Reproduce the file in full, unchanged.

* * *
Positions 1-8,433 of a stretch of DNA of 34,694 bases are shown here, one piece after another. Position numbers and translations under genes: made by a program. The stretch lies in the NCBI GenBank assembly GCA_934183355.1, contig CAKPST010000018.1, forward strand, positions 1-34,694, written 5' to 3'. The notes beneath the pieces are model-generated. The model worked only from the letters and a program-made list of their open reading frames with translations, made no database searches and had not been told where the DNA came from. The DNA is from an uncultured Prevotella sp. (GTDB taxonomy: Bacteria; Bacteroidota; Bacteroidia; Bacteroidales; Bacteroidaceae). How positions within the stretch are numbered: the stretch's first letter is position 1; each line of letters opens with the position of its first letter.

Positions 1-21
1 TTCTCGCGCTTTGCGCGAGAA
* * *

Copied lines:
Positions 1-8,433 of a stretch of DNA of 34,694 bases are shown here, one piece after another. Position numbers and translations under genes: made by a program. The stretch lies in the NCBI GenBank assembly GCA_934183355.1, contig CAKPST010000018.1, forward strand, positions 1-34,694, written 5' to 3'. The notes beneath the pieces are model-generated. The model worked only from the letters and a program-made list of their open reading frames with translations, made no database searches and had not been told where the DNA came from. The DNA is from an uncultured Prevotella sp. (GTDB taxonomy: Bacteria; Bacteroidota; Bacteroidia; Bacteroidales; Bacteroidaceae). How positions within the stretch are numbered: the stretch's first letter is position 1; each line of letters opens with the position of its first letter.

Positions 1-21
1 TTCTCGCGCTTTGCGCGAGAA